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Review: Emilia, at Shakespeare’s Globe

Powerful performances from an all-female cast in vibrant production that tells the story of proto-feminist Emilia Bassano

24 August, 2018 — By Howard Loxton

Emilia is a stimulating production that’s well worth catching. Photo: Helen Murray

MORGAN Lloyd Malcolm’s new play, a romp that is very serious, introduces Emilia Bassano, England’s first published woman poet. Daughter of an immigrant court musician, she became mistress to the patron of Shakespeare’s theatre company and it has been claimed that she was the “Dark Lady” of Shakespeare’s sonnets.

In this vibrant version of her life she’s a proto-feminist full of rage at the way women are treated and exploited. Told to be sensible, lucky to have come up in status from nothing, she declares: “Sensible never changed anything!”

Clare Perkins is especially powerful as the older Emilia, narrating much of her story, with, as her younger selves, Leah Harvey and Vinette Robinson: all women of colour, and not just successive performers but a composite character.

She has a battle of sonnets with Charity Wakefield’s big-headed Shakespeare in a jokey moustache. He claims the Globe as “my gaff” and pinches some of his best lines from her. Infuriated, she sees his Emilia spout them in Othello.

This female writer, director (Nicole Charles) and an all-female cast (playing gender blind) give men a caustic comeuppance.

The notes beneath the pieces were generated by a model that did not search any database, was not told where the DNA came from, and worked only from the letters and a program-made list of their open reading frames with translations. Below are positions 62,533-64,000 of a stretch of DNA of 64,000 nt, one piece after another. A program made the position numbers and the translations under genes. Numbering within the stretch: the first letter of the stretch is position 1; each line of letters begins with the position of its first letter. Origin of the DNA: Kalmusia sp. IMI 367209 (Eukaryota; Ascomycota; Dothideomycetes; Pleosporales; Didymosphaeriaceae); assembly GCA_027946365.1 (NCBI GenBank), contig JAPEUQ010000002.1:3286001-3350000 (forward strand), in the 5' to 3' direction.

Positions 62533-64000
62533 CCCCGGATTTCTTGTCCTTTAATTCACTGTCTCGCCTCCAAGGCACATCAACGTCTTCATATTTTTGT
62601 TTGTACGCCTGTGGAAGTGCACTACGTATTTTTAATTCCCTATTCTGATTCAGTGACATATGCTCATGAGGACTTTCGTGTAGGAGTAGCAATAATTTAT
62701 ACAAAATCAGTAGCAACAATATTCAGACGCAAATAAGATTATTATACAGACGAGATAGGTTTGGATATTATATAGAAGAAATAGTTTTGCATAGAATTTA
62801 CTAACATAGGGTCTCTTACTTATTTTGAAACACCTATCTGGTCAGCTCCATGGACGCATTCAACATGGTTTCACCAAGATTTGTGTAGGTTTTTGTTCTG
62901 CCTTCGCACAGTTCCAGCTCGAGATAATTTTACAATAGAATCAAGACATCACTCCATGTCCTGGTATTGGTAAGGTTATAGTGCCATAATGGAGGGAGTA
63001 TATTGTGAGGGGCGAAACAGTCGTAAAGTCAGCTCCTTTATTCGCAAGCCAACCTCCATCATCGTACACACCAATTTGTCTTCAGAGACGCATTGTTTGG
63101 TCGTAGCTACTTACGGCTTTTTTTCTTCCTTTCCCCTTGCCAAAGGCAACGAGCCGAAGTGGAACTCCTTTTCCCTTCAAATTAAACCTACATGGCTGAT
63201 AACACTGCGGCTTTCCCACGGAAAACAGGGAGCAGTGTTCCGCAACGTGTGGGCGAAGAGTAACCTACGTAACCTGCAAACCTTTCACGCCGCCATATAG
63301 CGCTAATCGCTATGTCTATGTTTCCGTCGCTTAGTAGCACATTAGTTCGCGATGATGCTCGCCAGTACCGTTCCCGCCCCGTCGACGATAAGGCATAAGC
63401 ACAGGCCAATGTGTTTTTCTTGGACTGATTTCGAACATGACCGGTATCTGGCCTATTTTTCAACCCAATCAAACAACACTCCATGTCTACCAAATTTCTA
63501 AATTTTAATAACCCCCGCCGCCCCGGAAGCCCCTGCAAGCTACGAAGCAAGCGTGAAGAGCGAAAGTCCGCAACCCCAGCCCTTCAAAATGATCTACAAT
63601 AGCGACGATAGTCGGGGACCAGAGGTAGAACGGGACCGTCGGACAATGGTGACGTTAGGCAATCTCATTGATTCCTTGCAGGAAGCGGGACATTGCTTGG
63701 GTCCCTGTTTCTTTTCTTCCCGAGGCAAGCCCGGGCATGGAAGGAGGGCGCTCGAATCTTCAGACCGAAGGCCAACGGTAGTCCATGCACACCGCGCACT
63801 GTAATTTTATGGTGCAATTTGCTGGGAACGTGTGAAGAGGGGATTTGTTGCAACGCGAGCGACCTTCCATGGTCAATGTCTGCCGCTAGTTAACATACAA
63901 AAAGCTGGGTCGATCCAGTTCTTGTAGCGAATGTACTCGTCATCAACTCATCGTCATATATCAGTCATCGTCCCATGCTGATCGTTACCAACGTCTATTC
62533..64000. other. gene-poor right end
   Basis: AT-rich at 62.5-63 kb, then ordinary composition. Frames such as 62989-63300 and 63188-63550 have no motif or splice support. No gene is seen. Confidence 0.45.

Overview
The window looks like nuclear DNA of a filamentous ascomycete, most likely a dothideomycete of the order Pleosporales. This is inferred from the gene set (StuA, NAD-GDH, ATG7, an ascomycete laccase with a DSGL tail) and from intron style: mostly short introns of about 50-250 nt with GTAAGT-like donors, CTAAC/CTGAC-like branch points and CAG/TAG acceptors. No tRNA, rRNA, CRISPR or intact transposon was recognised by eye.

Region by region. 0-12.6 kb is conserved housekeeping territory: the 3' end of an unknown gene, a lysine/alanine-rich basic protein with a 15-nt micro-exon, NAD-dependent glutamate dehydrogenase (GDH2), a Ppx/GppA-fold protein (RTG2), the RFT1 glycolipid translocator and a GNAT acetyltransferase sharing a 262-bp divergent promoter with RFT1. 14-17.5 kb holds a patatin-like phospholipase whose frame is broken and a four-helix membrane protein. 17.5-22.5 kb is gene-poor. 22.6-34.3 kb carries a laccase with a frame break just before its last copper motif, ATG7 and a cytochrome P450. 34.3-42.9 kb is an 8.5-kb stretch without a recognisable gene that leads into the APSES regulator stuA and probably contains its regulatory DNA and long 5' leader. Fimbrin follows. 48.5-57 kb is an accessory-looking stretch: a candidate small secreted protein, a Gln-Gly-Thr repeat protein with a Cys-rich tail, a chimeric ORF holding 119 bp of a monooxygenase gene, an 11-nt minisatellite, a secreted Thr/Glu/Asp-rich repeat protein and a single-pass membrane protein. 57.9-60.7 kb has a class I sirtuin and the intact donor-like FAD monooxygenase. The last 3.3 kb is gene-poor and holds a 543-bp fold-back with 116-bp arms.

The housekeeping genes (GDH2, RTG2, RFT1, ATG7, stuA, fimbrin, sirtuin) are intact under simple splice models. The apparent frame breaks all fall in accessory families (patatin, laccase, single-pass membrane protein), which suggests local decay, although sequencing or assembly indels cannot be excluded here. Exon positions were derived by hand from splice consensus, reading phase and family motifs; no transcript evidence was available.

The Emilias apart, the cast play multiple roles: Anna Andresen as courtly Lady Mary and a Southwark woman burned as a witch, or Jenni Maitland’s Countess of Kent and astrologer Forman. Roles range from Nadia Albina’s Lady Katherine Howard, beaten by her husband for supporting Emilia, to Carolyn Pickles’ Lord Chamberlain Carey and Amanda Wilkin as Emilia’s own feckless husband.

Emilia is both angry and very funny. Though vivid in performance, there are times when it’s too like a tract. Its language is lively and the polemic full of contemporary parallels but it doesn’t make you feel the pain that it speaks of, more a ticking of boxes as it pursues its argument. But it still stirs its audience to a howling ovation of acclaim and approval.

It could do with some trimming: at just under three hours there are a couple of times you think it’s the end and it isn’t, but it’s a stimulating production well worth catching.

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